Bob Jenkins doesn't have a car and he doesn't want one. "It's only when you're walking along the streets, when you're down at that level, that you're an intimate part of the city," he said.

Ira Stohlman agreed. He doesn't have a car either. "Cars tend to have the same impact on people as TV," he said. "People don't to out. People get isolated in their own little world."

Stohlman likes to take the bus because "there's all kinds of people - black, white folks. Chinese folks, all income levels. Sometimes I like to watch people's expressions and read the people. You can't get that in a car."

Both these young men earn good salaries as aides to the D.C. City Council. They live in the booming Adams-Morgan and Mount Pleasant section of Washington just a few miles northwest of the center of town, where bus service is good and shopping close at hand. Both are single.

They can afford not to have cars.

The latest census statistics show that in 1974 there were 159,000 households without cars in the Washington metropolitan area, or 16 per cent of all households. The census data show that 75,000 households, or 8 per cent, had trucks, but information on how many families without car had trucks was not available.

Most of the families without cars in the 1974 figures were in the central city, where a full 40 per cent (104,000 households) were apparently without personal transportation. Five thousand central city households, or 2 per cent, had trucks.

Outside the central city, 55,000 or 8 per cent of the households were without cars, and 70,000 or 10 per cent had trucks.

Carol Hill doesn't have a car and she wants one. "You're stuck without a car," she said. "In Southeast, it's terrible. It's like, you know, the Safeway isn't that far, but it seems you it's hundreds of miles away."

And Josephine Pleasant, who lives in the same public housing project as Hill, finds that life was six children and without a car is very demanding. She said she rides D.C. Transit buses every day, and there is no romance in it for her.

"My father has a Plymouth, and when I was growing up he had a Ford - a two-door Ford," she said. "Now I can't afford a car . . . When I was growing up I took it for granted.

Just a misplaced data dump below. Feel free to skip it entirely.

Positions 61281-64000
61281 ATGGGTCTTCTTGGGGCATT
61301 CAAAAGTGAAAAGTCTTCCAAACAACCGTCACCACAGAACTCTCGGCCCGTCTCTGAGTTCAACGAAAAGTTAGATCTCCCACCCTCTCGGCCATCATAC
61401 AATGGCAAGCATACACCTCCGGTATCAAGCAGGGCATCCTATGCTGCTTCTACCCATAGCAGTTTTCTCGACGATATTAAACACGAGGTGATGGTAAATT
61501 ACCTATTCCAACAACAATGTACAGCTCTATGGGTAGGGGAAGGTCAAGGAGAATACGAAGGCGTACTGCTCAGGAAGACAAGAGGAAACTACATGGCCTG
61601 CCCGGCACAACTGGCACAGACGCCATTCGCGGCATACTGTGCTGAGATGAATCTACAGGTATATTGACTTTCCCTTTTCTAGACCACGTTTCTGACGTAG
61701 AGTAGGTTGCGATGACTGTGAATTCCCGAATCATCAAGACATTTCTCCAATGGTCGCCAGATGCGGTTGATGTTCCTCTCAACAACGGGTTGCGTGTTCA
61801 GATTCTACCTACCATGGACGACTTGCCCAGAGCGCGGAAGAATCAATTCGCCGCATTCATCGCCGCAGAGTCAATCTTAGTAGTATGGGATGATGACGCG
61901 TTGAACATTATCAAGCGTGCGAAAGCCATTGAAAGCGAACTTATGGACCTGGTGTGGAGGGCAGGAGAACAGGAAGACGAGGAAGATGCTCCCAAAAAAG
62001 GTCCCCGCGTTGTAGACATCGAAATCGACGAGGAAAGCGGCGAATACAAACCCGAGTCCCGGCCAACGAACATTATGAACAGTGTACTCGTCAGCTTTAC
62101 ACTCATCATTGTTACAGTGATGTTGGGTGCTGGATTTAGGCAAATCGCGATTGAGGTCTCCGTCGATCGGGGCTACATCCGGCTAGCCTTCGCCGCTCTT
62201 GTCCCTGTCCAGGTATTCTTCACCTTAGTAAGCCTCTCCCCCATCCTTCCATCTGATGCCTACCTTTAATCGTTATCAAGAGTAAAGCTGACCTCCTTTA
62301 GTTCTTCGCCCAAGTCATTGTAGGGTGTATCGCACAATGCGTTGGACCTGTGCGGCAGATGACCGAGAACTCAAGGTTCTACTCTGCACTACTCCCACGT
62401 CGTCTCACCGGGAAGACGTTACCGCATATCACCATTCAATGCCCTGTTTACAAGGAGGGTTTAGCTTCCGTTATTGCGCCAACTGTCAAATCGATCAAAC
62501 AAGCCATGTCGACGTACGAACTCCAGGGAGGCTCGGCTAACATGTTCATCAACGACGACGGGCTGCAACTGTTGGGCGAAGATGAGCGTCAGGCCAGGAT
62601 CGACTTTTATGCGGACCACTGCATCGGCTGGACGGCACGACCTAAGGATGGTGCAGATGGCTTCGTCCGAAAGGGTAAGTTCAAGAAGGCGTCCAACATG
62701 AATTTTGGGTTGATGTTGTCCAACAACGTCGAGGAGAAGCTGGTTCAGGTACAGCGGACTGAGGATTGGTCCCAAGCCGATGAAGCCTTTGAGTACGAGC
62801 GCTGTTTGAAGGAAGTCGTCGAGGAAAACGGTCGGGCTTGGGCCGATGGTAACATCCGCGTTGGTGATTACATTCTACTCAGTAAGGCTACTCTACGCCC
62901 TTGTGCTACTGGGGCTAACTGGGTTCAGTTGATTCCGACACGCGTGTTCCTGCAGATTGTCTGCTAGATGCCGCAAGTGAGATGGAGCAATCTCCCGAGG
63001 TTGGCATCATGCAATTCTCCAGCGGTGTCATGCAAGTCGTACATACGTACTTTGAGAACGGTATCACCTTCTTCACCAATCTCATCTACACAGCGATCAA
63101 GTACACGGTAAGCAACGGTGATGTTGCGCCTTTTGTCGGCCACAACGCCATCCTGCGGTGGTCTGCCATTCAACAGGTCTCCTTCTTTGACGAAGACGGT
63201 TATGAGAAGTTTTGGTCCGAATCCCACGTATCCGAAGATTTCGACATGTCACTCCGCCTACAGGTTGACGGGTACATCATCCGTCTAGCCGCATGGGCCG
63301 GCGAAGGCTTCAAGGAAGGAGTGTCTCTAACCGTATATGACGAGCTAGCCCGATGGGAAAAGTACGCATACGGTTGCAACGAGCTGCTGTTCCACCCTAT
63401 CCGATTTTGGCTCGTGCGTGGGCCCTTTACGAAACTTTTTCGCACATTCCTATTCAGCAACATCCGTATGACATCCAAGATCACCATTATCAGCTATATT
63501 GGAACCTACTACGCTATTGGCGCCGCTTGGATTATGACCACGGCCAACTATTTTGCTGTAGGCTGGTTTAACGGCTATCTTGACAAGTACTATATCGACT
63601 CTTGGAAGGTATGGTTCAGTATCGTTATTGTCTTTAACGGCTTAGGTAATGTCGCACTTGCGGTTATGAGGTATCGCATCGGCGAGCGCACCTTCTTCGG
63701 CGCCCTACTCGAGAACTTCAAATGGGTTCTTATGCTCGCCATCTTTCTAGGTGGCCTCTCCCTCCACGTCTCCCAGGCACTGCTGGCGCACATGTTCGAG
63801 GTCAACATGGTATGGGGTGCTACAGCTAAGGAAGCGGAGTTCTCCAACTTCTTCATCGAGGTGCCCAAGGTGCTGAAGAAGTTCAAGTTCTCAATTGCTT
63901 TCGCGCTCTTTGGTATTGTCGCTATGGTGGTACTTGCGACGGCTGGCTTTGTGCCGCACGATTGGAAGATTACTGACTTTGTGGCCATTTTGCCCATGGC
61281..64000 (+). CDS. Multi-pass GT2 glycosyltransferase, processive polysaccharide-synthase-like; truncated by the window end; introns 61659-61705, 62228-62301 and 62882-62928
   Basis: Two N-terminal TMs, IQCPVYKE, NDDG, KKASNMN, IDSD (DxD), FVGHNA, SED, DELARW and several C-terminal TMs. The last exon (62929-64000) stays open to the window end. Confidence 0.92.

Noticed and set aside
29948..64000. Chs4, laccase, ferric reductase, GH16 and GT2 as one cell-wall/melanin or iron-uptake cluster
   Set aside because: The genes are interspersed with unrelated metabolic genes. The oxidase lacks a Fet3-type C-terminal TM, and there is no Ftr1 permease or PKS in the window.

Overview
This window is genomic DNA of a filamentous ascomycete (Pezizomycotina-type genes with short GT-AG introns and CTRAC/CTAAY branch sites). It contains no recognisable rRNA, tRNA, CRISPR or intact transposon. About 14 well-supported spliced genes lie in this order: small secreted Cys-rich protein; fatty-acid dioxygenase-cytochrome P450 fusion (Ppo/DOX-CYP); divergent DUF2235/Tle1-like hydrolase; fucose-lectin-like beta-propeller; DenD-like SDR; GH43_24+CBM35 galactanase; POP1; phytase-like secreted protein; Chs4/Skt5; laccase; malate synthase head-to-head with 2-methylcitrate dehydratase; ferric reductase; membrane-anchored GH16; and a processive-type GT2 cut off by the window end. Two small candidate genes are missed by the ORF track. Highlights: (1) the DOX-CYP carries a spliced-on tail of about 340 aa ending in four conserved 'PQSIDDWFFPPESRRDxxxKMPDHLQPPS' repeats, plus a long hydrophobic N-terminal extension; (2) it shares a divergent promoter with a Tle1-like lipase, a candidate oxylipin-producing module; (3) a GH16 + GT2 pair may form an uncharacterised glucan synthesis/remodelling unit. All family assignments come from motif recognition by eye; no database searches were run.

Pleasant attends a school in downtown Washington in the mornings, so she hsas to leave home by 6:45 a.m. every day to ride the buses for an hour to reach her destination.

When she returns hom in the afternoon, she does her errands on foot, walking quite a distance to the grocery store or shops.

She is worried because one of her daughters, age 15, will be attending a school next year some distance away, and in this area of the city there is no school bus for the children, Pleasant said. She doesn't know why this is so.

The bus schedules are a pain. "Like in the morning it's good," she said, "but on the way home in the evening I have to wait half-an-hour for the bus."

Hill, who has three children, said taking the bus everywhere requires much advance planning and when she has to carry a load of groceries on the bus she's "in trouble."

She said that sometimes "you can get some neighbors or friends to take you, but then they're looking for gas money."

Even for Jenkins and Stohlman, the two young men who choose not to have cars, life is a bit more complicated that way then it might seem at first.

Stohlman said the "serious inconvenience with public transportation is you have to build so much extra time into your schedule."

He admitted that he has not mastered the bus schedules the way his friend Jenkins has. Jenkins pulled a box out of his closet. It was stuffed with bus schedules, and he said that whenever he goes to a distant part of the city by bus he takes the appropriate schedule with him.

He has learned the quirks of the schedules, even at the small hours of the morning, and the quirks of drivers. Jenkins is waiting for the subway system to expand, because he said the scope and simplicity of his own life-style will expand with it.

Next fall he is planning to begin night law studies at Catholic University across town to the east from where he lives, and he's thought carefully about his transportation arrangements.

He will be able, he figures, to take a 10-minute subway ride from the District Building where he works to Catholic University, then later take a 20-minute ride on a crosstown bus that will drop him nearly at his doorstep.

"The subway is going to revolutionize people's concepts," he said. "A lot of people who can't afford cars, and a lot who own them but don't use them to commute" will suddenly become more mobile, and "especially a lot of the elderly people who live in this area."

Jenkins and Stohlman rarely go to the suburbs because they have little need to and it would be difficult in any case. They are glad to be spared the expense of cars, the cost of insurance, and parking problems.

When they need to, they can often get rides from friends with cars. Sometimes they'll take a cab.

But there is something else. Deep down, Stohlman really does want a car.

He grew up poor in a tough part of Philadelphia. His family didn't own cars. "Whatever money we had went for food and clothing," he said. "That's why you see low-income people with families at the grocery store, because the kids are needed to carry those bags . . ."

Jenkins grew up in a small West Virginia town with plenty of family cars around, and has no such conflict.

Stohlman is fighting a constant battle with himself. Several times a year he goes to an automobile showroom just to look.

"I've thought of all these little sports cars, nice for zipping around in the park on a sunndy day," he said. "But I don't have a need for a car, and to make that kind of investment for recreation is assinine . . . There's just no clear need for me to have a car . . ."